Invasion vets suing Castro
A group of Bay of Pigs combatants plans to file a lawsuit today against Fidel Castro and one of his top commanders.
BY EVAN S. BENN
It was 46 years ago, but the survivors remember all the gruesome details of their ride inside a sealed semi-trailer following the failed Bay of Pigs invasion.
Urine and excrement sloshed on the floor, and men and boys -- more than 100 men captured by Cuban militia -- took turns breathing fresh air out of a small hole someone punched in the truck's side.
When the truck stopped eight hours later in Havana, nine of the men inside were dead.
Today, Miami-based survivors of the invasion plan to file a lawsuit against Cuban military commander Osmany Cienfuegos, who they say gave the order to pack the men into the truck -- and Fidel Castro.
''We believe we have enough proof that the crime was committed by these two individuals,'' said Juan R. López de la Cruz, a retired U.S. Army colonel and Bay of Pigs veteran who lives in Miami.
López de la Cruz spoke to The Miami Herald on Sunday from Madrid, where the group is planning to file the lawsuit this morning.
The invasion veterans want their case heard in a Spanish court, which has asserted jurisdiction for human rights abuses in countries around the world. A similar court indicted former Chilean dictator Augusto Pinochet.
''We hope the Spanish courts will listen and will recognize that this is a very clear-cut case,'' López de la Cruz said. ``Hopefully, the men responsible will receive the justice we are asking for.''
The group wants the court to hold Castro and Cienfuegos responsible for the deaths of those nine prisoners of war.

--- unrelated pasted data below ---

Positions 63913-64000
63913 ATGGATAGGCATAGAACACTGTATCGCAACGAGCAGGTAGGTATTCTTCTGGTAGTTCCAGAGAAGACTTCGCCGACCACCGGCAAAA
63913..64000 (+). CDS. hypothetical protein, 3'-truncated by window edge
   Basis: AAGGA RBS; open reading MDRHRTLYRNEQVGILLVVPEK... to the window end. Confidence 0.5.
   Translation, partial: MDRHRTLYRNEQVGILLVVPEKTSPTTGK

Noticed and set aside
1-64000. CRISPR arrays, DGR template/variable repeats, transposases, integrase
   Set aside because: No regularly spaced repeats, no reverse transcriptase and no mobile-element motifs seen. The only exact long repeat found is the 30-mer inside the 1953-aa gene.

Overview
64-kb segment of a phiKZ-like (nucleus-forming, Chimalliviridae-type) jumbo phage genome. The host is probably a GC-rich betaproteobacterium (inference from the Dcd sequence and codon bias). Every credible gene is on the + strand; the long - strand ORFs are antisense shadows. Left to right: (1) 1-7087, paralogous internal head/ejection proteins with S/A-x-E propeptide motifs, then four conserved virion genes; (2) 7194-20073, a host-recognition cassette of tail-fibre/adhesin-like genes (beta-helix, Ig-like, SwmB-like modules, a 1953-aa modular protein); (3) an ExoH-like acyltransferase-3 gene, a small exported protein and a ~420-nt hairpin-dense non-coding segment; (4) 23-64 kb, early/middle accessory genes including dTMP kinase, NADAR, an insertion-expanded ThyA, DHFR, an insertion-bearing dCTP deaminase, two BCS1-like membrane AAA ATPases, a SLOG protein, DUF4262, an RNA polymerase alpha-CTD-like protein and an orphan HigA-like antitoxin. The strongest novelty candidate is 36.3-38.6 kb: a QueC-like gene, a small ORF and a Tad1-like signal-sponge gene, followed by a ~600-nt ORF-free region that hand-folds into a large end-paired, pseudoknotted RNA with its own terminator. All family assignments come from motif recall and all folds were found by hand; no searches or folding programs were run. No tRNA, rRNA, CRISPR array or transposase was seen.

Because he has ceded head-of-state powers to his brother Raúl, Castro may no longer be immune to charges from the lawsuit, the group said. Cienfuegos, who is in his 70s, is a member of Raúl Castro's inner circle.
People who witnessed the truck ride claim they heard a Cuban officer warn Cienfuegos that the truck was overloaded and had no air.
''Let them die. I don't care,'' they remember Cienfuegos saying as he ordered the officer to shut the doors.
The truck ride happened days after the April 1961 Bay of Pigs Invasion, the U.S. government's failed plan to overthrow Castro. López de la Cruz and others were captured near Girón Beach and were taken to Havana.
They were packed into a trailer normally used to transport tobacco leaves, outfitted so it sealed in moisture and kept out fresh air. Soon into the trip, condensation from the men's sweat accumulated on the truck's ceiling and dripped down on them.
When the truck unloaded the men in a Havana stadium, Castro was there, witnesses said, and he saw the men's condition. Most of them were sent to Cuban prisons but were released about 18 months later as part of a deal with the United States.
''I'm thrilled it has progressed to this point,'' said William Muir, 63, a Kendall resident who was with López de la Cruz in the semi-trailer in April 1961.